|Photo © Benjamin Earwicker
Some kids can have type 2 diabetes without knowing it
Type 2 diabetes was previously called non-insulin-dependent diabetes mellitus
or adult-onset diabetes because it used to affect adults. However, nowadays it is increasingly being diagnosed in children
and adolescents due to the obesity epidemic we experience today.
Type 2 diabetes develops slowly and the symptoms are usually less severe than in people with type 1 diabetes. Some people may not notice any symptoms at all and are only diagnosed after a routine medical check up.
2 diabetes affects about 90% to 95% of all diagnosed people with diabetes. It usually begins as pre-diabetes and is related to insulin resistance, a disorder in which the cells do not use insulin properly and cause hyperinsulinemia,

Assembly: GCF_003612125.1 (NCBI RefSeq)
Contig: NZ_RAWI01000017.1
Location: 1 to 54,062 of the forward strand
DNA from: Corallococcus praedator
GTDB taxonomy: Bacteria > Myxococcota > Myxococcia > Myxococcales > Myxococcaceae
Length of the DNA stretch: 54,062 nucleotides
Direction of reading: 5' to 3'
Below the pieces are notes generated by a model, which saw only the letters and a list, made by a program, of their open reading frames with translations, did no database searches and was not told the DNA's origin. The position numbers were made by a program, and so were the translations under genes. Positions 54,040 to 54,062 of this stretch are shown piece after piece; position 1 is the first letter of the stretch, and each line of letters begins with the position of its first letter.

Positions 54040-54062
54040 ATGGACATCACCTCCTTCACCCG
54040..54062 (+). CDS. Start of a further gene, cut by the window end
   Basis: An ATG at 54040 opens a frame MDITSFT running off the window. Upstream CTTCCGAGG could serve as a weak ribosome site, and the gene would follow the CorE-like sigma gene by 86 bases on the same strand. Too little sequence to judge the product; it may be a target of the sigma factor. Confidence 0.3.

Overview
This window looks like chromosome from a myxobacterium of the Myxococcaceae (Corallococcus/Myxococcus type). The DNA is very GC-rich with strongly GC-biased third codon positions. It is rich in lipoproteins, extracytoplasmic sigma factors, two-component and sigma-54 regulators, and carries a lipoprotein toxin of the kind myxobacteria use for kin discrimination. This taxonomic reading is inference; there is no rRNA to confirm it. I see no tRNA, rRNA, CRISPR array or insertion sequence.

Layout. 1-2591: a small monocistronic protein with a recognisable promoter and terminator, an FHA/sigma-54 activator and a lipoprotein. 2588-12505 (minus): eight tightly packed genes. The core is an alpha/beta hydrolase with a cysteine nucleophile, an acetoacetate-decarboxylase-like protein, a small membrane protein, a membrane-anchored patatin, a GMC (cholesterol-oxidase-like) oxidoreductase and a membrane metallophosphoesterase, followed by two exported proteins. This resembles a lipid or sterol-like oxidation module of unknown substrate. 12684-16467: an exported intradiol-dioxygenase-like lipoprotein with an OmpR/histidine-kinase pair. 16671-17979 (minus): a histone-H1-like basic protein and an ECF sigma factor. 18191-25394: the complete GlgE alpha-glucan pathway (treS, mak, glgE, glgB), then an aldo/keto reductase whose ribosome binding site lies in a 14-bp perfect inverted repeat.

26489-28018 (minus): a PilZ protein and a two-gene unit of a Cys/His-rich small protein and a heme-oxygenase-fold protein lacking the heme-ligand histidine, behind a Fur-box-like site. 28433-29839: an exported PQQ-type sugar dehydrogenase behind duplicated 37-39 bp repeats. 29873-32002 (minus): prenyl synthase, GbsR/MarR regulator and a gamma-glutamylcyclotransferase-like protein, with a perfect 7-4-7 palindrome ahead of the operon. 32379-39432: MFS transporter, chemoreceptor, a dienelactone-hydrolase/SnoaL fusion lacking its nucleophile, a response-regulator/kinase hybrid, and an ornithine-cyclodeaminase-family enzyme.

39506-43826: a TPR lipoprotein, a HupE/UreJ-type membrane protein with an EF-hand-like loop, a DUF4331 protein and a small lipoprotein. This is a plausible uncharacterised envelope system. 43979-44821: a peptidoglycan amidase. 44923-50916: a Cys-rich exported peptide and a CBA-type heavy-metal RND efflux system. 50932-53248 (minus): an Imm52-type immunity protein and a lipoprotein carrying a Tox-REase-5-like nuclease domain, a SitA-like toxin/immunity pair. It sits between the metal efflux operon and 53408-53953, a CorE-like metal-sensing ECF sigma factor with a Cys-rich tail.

that is, a higher production of insulin to keep blood glucose levels controlled. But even though there is much insulin in the blood, it cannot work correctly on
the surface of the cells to allow glucose to enter and be used or stored. This causes high blood glucose levels.
Type 2 diabetes is associated with older age, obesity, family history of diabetes, history of gestational diabetes, physical inactivity, and race/ethnicity. African Americans, Hispanic/Latino Americans, American Indians, and some Asian
Americans and Native Hawaiians or Other Pacific Islanders are at high risk.